Not knowing whether your bull is fertile, subfertile or infertile will have an impact on the length of the calving period, the percentage of barren cows and calf weaning weights. Current studies show that 1 in 5 bulls are subfertile, either on physical exam or semen evaluation or both. This most likely would increase to 1 in 4 bulls when libido and serving capacity are evaluated.
Subfertile bulls are not usually obvious, especially when several bulls are rotated around the cow groups for an extended period of time. A fertile bull has an average pregnancy rate of 60%, if he is in with the group for 12 weeks the expected in calf cows would be 98%. If the bull is subfertile and only has an average pregnancy rate of 30% then after a 12 week mating period the percentage of in calf cows would be 76%. This is much lower than the fertile bull but could be explained away by individual cow problems, illness in the group or external factors such as heat stress. However, if the bull had a pregnancy rate of 40% which is subfertile, after a 12 week mating period the percentage of in calf cows would be 86%. This is often considered an acceptable number, when considering the age of animals or problems at last calving so probably wouldn’t be investigated. If this reduced fertility is put into profit lost by a reduced number of calves it is more significant. The average cost of one finished steer currently is £1240, which is a potential loss of £14,880 for a subfertile bull with a pregnancy rate of 40%. Therefore, the value lost from reduced calves reared outweighs the cost of the bulls fertility test.
Just like in breeding cows the bull’s fertility is reduced by stress, systemic illness, lameness, back injuries, extreme body conditions and parasitic burdens. Any abnormalities or injuries to the penis, prepuce or testicles can temporarily or permanently make a bull infertile. This can change throughout and between mating periods, so it is important to examine the bull before each mating period.
Pre-breeding bull exams are a cost effective way of reducing the risk of using subfertile bulls, although they do not eliminate the potential for illness or trauma during the breeding season that can affect fertility. Close observation of the bulls during the mating period is also important, as it provides information on how he is performing physically and whether he is actually mating.
The bull breeding soundness exam (BBSE) consists of a physical exam and evaluation of the semen. Libido and serving capacity can be assessed but this is a more difficult process so is often advised only if there is still concern over the bull’s fertility. The physical exam should indicate any signs of systemic illness, lameness and under or over body condition.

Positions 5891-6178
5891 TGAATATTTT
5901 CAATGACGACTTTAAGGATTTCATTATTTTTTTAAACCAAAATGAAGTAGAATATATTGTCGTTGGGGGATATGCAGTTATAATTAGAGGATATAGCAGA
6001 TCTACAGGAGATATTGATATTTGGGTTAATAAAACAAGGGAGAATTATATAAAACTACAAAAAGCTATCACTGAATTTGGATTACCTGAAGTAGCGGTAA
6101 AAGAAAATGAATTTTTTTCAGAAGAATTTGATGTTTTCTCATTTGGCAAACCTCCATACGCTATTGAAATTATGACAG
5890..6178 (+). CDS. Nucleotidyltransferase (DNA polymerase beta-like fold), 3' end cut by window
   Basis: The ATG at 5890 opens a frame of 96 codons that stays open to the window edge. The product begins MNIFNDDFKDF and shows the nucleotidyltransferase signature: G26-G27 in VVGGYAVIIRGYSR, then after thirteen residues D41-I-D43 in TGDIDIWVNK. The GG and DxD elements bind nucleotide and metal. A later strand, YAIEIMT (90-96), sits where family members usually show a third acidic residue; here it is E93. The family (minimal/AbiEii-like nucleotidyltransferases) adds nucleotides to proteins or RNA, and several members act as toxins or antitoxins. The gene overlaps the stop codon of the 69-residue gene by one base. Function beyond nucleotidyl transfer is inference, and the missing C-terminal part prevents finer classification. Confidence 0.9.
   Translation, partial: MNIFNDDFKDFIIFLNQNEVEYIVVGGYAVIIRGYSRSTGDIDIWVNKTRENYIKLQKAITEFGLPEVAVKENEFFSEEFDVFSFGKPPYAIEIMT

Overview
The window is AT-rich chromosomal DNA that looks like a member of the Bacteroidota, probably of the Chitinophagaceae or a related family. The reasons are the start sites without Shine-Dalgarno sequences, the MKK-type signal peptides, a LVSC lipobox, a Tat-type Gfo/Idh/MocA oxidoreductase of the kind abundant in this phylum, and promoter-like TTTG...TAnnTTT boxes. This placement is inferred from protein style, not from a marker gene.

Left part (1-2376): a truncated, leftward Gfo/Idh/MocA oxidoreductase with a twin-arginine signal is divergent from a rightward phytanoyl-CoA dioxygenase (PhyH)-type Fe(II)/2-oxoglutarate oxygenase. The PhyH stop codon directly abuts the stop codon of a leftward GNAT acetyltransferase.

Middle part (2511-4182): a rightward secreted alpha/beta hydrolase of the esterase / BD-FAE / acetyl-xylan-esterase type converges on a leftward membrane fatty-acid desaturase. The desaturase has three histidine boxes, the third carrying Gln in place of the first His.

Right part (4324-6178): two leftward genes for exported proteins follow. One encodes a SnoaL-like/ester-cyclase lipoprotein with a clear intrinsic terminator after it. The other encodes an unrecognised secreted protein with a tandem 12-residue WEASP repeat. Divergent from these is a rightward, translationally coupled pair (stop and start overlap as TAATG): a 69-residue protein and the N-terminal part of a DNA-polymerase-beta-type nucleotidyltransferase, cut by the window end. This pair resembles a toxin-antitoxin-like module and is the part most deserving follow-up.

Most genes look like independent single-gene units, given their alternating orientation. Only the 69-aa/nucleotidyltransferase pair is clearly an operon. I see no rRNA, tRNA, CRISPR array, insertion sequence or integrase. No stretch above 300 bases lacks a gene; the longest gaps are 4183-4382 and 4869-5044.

Examination of the scrotum can reveal abnormalities of size or consistency, such as orchitis and epididymitis. For a bull over 24 months of age his scrotal circumference should typically be >34cm although there are some breed variations. Anything smaller and there is reduced testicular tissue meaning a smaller volume of semen is produced. If this is the only abnormality and the bull is with a small group of females then the overall fertility of the group shouldn’t be affected. However, if there are sperm abnormalities, or the bull is with more than 50 cows, fertility will be reduced. Examination of the prepuce can show abnormalities such as swelling of the prepuce due to trauma or tearing and prolapse. Both can lead to strictures or adhesions preventing the bull from fully extruding his penis. It is ideal to examine the fully extended penis to check for any deviations, haematomas and papillomas which can hinder serving ability. Most of these conditions can develop during the breeding season as well as before so it is important to keep an eye on the bull during breeding.
Next a semen sample is collected via electro-ejaculation. Colour, volume and consistency are noted before it’s examined under a microscope. This provides information on motility, percentage of normal and abnormal sperm and any abnormal cells such as white blood cells in the sample. Based on this, the vet will pass, fail or recommend to retest the bull if it’s possible the reason for subfertility is resolvable.
Infectious diseases are an important factor in fertility and can be tested for and vaccinated against. IBR, BVD and Leptospirosis can reduce fertility and cause abortions. It is important to include the bull in any disease control programmes and, if buying in, make sure his disease status is known. Unless the bull is naïve then there is the potential of him passing on venereal diseases, such as campylobacter, which reduce fertility of both cows and bulls.
So to avoid any loss due to poor fertility in the bull, make sure his disease status is known, any lameness dealt with and a BBSE performed a few months before breeding season.
Please speak to your vet, or contact your nearest Westpoint practice, if you would like more information or to book a bull breeding soundness exam.
Written by Mia Ellis BSc (Hons) BVetMed MRCVS